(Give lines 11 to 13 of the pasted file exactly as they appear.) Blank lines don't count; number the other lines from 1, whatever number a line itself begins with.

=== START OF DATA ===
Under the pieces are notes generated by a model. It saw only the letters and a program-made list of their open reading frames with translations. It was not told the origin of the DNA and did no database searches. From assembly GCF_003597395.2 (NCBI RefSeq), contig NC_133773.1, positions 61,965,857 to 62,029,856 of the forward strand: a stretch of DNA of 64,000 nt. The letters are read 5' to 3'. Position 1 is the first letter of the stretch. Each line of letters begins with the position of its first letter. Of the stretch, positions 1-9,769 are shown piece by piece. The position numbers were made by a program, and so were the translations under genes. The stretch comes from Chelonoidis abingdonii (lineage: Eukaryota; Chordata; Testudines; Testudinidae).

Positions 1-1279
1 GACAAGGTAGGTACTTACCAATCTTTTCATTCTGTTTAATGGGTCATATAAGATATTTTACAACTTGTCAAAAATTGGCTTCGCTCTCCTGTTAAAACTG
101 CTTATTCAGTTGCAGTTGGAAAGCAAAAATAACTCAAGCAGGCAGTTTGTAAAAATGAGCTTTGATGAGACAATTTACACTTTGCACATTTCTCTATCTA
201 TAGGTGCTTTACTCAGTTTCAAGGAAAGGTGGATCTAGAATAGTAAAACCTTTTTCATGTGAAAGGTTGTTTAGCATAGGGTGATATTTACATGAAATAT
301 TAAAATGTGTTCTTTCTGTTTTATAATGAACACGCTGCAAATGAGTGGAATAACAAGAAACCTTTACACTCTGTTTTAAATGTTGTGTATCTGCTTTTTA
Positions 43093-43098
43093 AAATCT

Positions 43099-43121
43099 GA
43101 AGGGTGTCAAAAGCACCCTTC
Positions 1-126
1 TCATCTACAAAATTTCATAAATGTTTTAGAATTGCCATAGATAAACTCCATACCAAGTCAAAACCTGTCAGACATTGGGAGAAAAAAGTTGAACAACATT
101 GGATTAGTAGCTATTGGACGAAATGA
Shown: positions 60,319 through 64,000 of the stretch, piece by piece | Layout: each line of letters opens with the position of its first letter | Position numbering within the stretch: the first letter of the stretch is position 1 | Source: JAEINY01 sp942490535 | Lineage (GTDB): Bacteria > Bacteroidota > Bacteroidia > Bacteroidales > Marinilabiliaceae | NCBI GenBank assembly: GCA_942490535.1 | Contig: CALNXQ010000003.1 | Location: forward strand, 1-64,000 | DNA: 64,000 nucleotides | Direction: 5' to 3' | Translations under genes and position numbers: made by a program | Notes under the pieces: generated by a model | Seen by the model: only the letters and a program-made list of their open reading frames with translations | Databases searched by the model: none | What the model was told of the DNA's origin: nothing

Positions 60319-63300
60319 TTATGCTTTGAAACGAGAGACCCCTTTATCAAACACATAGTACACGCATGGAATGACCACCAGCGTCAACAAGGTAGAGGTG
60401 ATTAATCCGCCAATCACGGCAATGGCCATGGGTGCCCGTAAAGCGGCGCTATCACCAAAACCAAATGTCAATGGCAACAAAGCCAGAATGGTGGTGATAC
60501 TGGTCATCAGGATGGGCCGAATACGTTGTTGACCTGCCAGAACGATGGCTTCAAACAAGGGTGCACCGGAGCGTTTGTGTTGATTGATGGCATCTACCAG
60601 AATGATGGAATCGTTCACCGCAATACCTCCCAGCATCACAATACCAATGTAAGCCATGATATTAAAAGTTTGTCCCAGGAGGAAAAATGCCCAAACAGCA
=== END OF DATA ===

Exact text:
43101 AGGGTGTCAAAAGCACCCTTC
Positions 1-126
1 TCATCTACAAAATTTCATAAATGTTTTAGAATTGCCATAGATAAACTCCATACCAAGTCAAAACCTGTCAGACATTGGGAGAAAAAAGTTGAACAACATT